• correctness: shows an upper bound on the probability to expose a unique crash if no crashes have been found. The number is fairly representative of fuzzing campaigns of similar length, assuming AFL is started with the same seeds, parameters, and test driver.
  • fuzzability: shows how "difficult" it is to discover new paths in that program. Fuzzability is a program property where programs with fuzzability 0 are extremely difficult to fuzz while programs a very high degree of fuzzability are much easier to fuzz.


  • I did not test Pythia when there are more than one instances (-M / -S). Maybe this needs to be accounted for in the implementation. However, again I expect that estimator performance improves with time (i.e., #cycles).
  • For some programs, the asymptotic total number of paths might be estimated several times higher than the current number of paths even after few days. The estimate is based on the number of paths exercised exactly once (see first number @ prediction info), which in such a case would be relatively high (e.g., 80% of paths are exercised exactly once). Consider this: Even after such a long time most of the discovered paths have still been exercised not more than once. Quite certainly, there are many other paths that have not been exercised at all.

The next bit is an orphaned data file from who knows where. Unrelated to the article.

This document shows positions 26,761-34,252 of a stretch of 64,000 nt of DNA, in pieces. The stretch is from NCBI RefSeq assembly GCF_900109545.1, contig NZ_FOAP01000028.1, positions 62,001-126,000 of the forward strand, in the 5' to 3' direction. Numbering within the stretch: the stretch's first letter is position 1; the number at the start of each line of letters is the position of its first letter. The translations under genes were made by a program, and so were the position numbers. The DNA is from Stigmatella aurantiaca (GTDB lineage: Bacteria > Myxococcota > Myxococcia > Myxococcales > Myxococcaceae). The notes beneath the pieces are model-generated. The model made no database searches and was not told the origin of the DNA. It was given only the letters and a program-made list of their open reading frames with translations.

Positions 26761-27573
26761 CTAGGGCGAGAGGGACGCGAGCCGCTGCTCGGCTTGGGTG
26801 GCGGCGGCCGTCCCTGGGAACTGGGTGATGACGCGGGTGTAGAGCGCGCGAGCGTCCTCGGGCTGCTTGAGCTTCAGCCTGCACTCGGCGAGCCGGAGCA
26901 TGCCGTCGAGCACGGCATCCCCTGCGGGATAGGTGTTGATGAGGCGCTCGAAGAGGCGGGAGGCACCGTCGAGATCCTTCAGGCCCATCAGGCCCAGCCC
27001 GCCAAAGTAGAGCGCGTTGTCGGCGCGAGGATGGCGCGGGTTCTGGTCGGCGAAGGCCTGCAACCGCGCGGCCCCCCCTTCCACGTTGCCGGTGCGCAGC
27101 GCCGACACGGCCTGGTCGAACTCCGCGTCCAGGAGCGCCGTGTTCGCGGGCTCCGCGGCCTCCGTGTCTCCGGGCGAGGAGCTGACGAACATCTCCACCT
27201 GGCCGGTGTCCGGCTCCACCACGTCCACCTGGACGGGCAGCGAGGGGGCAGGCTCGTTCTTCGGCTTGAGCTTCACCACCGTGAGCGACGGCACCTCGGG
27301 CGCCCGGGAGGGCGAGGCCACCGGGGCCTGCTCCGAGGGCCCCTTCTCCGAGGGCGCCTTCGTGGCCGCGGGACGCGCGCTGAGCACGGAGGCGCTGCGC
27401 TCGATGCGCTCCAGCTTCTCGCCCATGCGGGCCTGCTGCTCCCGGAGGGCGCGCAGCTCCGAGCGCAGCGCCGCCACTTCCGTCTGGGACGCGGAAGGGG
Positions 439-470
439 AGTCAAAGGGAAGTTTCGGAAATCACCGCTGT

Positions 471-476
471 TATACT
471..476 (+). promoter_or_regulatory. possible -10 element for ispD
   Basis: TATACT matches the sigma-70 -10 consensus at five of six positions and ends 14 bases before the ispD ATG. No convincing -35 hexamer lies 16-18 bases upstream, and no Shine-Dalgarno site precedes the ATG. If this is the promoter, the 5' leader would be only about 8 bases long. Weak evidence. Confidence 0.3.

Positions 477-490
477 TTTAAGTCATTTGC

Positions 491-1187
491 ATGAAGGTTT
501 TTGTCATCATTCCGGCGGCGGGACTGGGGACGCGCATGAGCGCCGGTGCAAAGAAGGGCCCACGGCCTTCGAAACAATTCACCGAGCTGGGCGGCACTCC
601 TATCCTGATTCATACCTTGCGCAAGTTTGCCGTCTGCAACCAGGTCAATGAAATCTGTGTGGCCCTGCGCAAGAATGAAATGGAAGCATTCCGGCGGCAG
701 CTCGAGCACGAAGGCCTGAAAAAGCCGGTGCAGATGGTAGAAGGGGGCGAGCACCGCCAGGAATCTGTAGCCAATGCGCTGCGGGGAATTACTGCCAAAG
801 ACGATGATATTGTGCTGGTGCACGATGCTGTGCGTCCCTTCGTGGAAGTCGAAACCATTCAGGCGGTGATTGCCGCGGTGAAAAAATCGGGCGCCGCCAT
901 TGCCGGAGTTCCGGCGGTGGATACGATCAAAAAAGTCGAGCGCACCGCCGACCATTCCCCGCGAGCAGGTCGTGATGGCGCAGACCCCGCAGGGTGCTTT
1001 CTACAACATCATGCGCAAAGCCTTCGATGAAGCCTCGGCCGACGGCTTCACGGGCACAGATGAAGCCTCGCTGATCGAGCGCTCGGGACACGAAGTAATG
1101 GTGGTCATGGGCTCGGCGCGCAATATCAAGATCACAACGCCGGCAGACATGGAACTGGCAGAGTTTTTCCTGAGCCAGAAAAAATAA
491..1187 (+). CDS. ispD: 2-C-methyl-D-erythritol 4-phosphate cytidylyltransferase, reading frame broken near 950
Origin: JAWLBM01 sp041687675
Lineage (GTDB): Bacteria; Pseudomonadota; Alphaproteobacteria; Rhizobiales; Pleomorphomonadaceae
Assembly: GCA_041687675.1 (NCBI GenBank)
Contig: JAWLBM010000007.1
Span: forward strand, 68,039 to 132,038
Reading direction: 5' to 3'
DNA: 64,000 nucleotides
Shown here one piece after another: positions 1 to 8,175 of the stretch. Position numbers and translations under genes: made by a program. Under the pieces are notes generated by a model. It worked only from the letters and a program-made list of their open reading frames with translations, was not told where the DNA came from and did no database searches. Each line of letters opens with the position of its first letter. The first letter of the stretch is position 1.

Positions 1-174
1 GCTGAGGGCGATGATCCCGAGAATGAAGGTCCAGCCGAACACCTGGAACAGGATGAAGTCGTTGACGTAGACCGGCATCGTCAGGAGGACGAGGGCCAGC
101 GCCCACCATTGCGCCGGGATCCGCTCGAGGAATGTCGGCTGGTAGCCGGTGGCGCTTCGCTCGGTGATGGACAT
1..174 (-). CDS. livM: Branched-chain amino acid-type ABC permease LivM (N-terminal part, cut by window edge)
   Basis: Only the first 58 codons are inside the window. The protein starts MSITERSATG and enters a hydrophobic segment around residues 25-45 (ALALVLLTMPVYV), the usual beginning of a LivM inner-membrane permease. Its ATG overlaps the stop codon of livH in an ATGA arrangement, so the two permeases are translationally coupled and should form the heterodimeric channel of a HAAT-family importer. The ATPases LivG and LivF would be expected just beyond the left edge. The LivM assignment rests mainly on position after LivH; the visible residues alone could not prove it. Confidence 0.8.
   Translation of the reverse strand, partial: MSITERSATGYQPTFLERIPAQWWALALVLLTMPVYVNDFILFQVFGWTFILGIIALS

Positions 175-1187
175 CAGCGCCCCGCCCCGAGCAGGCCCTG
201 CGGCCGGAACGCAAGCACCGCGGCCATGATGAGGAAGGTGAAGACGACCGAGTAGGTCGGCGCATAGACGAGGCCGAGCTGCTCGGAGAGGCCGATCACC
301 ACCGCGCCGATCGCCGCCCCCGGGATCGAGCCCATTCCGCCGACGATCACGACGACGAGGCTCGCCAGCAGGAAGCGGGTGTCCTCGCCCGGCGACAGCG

If there is enough interest, I'll put up a technical report explaining the research behind this. Also, let me know if you want to build on this research and cite my paper :)
The central ideas also work for Libfuzzer, syzcaller, Peach, CSmith, and many other fuzzers (except for fuzzers based on symbolic execution) and other program analysis (not only for path coverage).

Cheers - Marcel